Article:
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Is a machine WORD always the same or does it depend on the machine architecture? And is the meaning of the word WORD context sensitive or generally applicable?

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In winapi speak, word is still fixed to 16-bit Windows and thus 16-bit, even on architectures with a large machine size. So in general in Windows HLL programs, word is 16-bit, so it is definitely context sensitive. As Guffa already says, the same 16-bittisms still exist in x86 assembler. –  Marco van de Voort May 24 at 20:35

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The machine word size depends on the architecture, but also how the operating system is running the application.

In Windows x64 for example an application can be run either as a 64 bit application (having a 64 bit mahine word), or as a 32 bit application (having a 32 bit machine word). So the size of a machine word can differ even on the same machine.

The term WORD has different meaning depending on how it's used. It can either mean a machine word, or a type with a specific size. In x86 assembly language WORD, DOUBLEWORD (DWORD) and QUADWORD (QWORD) are used for 2, 4 and 8 byte sizes, regardless of the machine word size.

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A word is typically the "native" data size of the CPU. That is, on a 16-bit CPU, a word is 16 bits, on a 32-bit CPU, it's 32 and so on.

And the exception, of course, is x86, where a word is 16 bit wide (because x86 was originally a 16-bit CPU), a DWORD is 32-bit (because it became a 32-bit CPU), and a QWORD is 64-bit (because it now has 64-bit extensions bolted on)

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It depends upon the machine architecture. This document explains some basics about this.

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16 bits (2 bytes) to a word is universal for x86.

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Ok, let me be a bit clearer. Assuming we are talking about words of memory, there are two broad definitions.

First, a word is often the natural size of a single item that can be accessed atomically in the hardware. That is very much a platform dependent size, but is usually 16, 32, or 64 bits, but other sizes have been found in the wild.

Second, it is often used to specifically mean a 16-bit value. In that context, you will see DWORD used to mean a 32-bit value. This usage is common on x86 platforms, especially Windows, but was used on DEC PDP-11 and VAX, and Motorola 68000 descendants as well.

Telling which is the intended usage depends on context...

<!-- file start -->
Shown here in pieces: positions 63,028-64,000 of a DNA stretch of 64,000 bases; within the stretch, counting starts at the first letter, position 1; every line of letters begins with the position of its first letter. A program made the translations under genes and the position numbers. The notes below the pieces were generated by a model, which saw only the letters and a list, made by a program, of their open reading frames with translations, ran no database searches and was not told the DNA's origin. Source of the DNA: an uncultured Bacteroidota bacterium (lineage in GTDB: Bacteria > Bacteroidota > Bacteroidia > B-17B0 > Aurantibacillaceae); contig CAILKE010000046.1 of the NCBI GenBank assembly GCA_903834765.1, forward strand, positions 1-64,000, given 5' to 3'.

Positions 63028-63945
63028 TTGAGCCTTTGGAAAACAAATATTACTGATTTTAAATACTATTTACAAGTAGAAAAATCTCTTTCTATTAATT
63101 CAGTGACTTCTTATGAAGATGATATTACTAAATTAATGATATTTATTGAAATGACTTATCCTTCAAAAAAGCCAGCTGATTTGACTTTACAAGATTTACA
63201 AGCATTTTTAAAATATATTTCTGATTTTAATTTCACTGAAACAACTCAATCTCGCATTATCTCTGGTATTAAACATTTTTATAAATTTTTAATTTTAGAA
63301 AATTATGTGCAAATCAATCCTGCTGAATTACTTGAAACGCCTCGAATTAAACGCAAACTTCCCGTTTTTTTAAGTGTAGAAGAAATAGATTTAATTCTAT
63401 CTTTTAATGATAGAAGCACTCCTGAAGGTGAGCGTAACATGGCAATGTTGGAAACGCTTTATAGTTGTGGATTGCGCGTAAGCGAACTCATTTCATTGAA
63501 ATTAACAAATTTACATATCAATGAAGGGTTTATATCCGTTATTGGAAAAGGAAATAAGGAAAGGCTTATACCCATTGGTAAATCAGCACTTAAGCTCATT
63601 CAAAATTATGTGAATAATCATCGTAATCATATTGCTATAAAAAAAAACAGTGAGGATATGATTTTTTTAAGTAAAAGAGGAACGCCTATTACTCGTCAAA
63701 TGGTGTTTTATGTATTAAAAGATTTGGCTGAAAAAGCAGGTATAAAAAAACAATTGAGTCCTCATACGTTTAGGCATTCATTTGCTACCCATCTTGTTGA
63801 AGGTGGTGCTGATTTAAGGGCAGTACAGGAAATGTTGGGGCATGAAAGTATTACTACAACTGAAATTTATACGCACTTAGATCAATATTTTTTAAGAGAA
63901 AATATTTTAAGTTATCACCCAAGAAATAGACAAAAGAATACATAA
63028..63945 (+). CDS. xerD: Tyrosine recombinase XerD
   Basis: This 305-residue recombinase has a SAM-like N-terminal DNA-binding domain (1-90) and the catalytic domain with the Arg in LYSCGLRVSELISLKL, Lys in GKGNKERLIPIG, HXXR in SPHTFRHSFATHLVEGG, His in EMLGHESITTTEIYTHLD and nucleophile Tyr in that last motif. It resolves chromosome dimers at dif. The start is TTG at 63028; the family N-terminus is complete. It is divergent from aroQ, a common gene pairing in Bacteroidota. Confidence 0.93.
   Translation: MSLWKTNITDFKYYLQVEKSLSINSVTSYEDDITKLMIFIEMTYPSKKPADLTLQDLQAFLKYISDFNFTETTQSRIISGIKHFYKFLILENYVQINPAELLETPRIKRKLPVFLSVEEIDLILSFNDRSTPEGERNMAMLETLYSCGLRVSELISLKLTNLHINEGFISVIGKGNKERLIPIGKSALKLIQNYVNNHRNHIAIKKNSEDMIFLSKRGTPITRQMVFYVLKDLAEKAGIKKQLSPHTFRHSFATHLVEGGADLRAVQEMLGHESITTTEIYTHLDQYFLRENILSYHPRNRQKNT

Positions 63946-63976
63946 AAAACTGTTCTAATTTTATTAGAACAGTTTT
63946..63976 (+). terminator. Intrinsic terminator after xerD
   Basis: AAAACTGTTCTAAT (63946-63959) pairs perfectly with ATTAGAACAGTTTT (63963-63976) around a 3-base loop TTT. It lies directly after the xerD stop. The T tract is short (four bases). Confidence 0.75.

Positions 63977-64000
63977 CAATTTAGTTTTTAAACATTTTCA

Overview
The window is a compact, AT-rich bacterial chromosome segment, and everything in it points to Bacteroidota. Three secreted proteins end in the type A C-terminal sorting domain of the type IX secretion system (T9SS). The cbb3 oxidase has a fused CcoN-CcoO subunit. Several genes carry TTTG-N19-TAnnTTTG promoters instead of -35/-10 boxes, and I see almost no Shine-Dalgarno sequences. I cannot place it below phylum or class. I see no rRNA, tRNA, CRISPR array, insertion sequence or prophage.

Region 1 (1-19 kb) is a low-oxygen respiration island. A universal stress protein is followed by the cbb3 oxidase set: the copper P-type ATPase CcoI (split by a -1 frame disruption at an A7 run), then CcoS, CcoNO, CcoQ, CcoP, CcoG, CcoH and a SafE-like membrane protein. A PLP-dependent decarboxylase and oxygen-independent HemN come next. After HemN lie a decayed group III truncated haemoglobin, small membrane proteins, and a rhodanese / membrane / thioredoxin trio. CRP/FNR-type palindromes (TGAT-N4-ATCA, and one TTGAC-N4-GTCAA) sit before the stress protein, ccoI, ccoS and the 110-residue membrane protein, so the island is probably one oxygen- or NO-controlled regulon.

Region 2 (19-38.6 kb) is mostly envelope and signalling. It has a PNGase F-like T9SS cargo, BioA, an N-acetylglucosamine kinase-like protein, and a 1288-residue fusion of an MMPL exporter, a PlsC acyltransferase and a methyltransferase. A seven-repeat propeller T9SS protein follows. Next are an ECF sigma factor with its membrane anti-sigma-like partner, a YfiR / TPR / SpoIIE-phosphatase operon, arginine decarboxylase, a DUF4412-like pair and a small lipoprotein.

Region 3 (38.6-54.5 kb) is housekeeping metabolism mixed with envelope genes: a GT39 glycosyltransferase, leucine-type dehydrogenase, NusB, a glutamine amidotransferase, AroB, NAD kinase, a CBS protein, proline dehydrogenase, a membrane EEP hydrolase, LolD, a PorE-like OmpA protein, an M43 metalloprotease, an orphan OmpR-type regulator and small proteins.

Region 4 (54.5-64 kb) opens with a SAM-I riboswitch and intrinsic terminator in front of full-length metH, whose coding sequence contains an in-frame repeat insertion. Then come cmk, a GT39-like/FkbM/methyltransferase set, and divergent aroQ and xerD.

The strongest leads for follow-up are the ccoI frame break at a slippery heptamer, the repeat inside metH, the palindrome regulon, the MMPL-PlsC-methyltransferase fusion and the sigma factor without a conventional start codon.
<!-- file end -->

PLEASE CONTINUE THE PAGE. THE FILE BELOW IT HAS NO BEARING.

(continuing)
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All you youngsters yappin' on about 32 bit thiss and 64 bit that: you know, there were and are other machine architectures than the x86 family. A PDP-11 had 40-bit words, f'rinstance.

But the simplest answer is just to search Wikipedia.

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Someone missing a sense of humour, or have to get rid of reputation points? Have fun, either way. –  Pontus Gagge Mar 7 '09 at 11:04
The PDP-11 had 16-bit words. The PDP-10 (DEcSystem-10) had 36-bit words. I'm not aware of a DEC architecture with 40-bit words, but they had so many! –  anon Mar 7 '09 at 11:06
PDP-11's (at least those running RT-11, but I think it was used in other DEC OSs also) did use a strange character set known as Rad50 that allowed a 6.3 file name to fit in three words, with three characters per word. DEC liked quirky data packing ;-) (I have a running PDP-11 in my office.) –  RBerteig Mar 7 '09 at 11:11

WORD is a Windows specific 16-bit integer type, and is hardware independent.

If you mean a machine word, then there's no need to shout.

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A "word" in small letters depends on the architecture.

A "WORD" in capital letters, as defined in Windows SDK, is 16 bits.

Similarly: "DWORD" - (double word) 32 bits. "QWORD" ... 64 bits.

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My understanding is that a WORD is the amount of bits that can be shoved into the CPU with one action (on a particular machine), so in a 8bit-architecture it is 8 bits and on a modern 64-bit architecture it is 64 bits.

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In 8-bit land, we would never have said word when we meant byte. A common definition of word has been simply "two bytes", even on systems with 9-bit bytes and 18-bit words. The PDP-10 comes to mind there... –  RBerteig Mar 7 '09 at 11:13

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